Australian War Memorial director slams Geraldton toilet plan for HMAS Sydney memorial
The director of the Australian War Memorial has complained about the “cookie cutter” toilet block proposed for the HMAS Sydney II memorial in Geraldton, backing calls for facilities worth up to $1.2 million.
AWM director Brendan Nelson — a former defence minister and Federal Opposition leader — said the City of Greater Geraldton’s proposed $400,000, four-stall toilet did not suit a commemorative site of national significance.
The dispute has divided the public, with one Geraldton councillor saying it was not worth spending “a million bucks on a grandiose toilet”.
However, stakeholders have referred to the council’s proposal as a shameful “tin dunny” that was insensitive to the pilgrimage site, which attracts 60,000 visitors a year.
Dr Nelson said the new toilet block should suit the ambience of the memorial for the nation’s greatest naval tragedy, which killed 645 people in 1941.
“This national memorial at Geraldton not only pays tribute to them, their courage and loss, but to all those families who bear a pain that cannot forget,” he said. “Any building on the site of the memorial must enhance its reverence and meaning, to every one of us, but especially the men whom it honours. In every way, it should reflect our nation’s pride.
“The council’s plan does not.”
Dr Nelson said the more expensive proposal did reflect the ambience of the precinct.
“Were it to be quite some distance away from the sculpture it wouldn’t matter. If this was a kiosk, tourist information facility or council library it wouldn’t matter,” he said. “But it is not — it is a memorial, a repository of love, meaning and pride. As such, cookie cutter toilets are out of the question."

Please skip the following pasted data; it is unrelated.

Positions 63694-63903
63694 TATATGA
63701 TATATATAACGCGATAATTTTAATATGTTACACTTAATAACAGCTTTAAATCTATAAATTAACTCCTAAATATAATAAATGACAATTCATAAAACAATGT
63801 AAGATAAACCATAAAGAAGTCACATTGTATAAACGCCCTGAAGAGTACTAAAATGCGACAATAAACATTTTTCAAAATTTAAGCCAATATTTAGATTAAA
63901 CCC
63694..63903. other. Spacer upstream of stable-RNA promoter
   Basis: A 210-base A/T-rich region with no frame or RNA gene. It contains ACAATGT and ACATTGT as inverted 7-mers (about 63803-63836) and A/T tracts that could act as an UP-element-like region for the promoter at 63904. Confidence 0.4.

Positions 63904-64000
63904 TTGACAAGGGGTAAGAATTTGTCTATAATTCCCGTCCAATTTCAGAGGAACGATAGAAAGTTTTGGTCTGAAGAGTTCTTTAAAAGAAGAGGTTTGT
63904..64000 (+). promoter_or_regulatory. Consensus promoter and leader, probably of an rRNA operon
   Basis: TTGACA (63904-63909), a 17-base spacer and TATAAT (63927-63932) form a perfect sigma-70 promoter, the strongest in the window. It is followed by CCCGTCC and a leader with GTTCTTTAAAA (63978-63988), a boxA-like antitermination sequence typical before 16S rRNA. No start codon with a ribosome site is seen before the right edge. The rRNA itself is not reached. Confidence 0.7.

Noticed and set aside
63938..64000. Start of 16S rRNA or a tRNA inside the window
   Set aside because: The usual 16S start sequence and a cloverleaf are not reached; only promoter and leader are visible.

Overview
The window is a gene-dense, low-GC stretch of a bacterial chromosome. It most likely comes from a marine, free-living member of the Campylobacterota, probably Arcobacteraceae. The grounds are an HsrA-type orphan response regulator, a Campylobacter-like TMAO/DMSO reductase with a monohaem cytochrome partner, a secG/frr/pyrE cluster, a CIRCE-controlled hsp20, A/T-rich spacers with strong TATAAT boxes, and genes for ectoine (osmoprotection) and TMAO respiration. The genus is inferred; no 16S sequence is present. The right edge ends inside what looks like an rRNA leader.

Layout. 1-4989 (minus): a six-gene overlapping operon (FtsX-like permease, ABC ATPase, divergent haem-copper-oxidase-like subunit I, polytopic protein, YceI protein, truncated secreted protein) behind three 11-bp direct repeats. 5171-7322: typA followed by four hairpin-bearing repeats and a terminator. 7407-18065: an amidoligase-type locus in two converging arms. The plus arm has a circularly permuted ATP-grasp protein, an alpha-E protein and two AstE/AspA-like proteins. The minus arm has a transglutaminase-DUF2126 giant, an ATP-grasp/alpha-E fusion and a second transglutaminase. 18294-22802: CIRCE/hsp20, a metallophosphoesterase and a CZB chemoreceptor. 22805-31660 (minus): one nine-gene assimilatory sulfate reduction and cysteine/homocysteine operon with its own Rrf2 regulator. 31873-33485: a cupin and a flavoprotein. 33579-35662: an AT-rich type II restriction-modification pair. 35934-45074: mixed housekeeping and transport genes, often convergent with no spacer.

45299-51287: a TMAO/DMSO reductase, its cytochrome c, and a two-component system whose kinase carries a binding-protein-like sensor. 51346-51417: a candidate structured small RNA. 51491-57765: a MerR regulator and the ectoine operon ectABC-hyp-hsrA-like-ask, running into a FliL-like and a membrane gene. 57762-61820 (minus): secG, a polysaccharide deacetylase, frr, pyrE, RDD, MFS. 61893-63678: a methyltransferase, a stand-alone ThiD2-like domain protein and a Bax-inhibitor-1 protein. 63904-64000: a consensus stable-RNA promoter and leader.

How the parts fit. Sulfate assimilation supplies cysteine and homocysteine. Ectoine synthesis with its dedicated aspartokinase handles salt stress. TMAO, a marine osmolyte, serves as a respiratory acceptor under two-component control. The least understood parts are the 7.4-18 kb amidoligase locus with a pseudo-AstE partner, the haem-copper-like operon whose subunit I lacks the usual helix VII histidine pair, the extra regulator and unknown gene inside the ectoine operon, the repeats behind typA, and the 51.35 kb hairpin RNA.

WA Veterans Issues Minister Peter Tinley said it was a local government matter but criticised the council for not consulting more widely and genuinely.
City of Greater Geraldton mayor Shane Van Styn criticised Mr Tinley and Dr Nelson.
“If the Government believes the proposal is unfit we would welcome the WA Government taking the lead in funding and running the proposed facilities in a cost effective manner,” he said.
“It is a shame that while he (Dr Nelson) was the minister responsible for defence he did not see it fit to pay for any toilets up there.”
Councillors objected to the more expensive design partly over cost but also because it was further away for elderly and disabled visitors, and included an element that would compete with the local museum.
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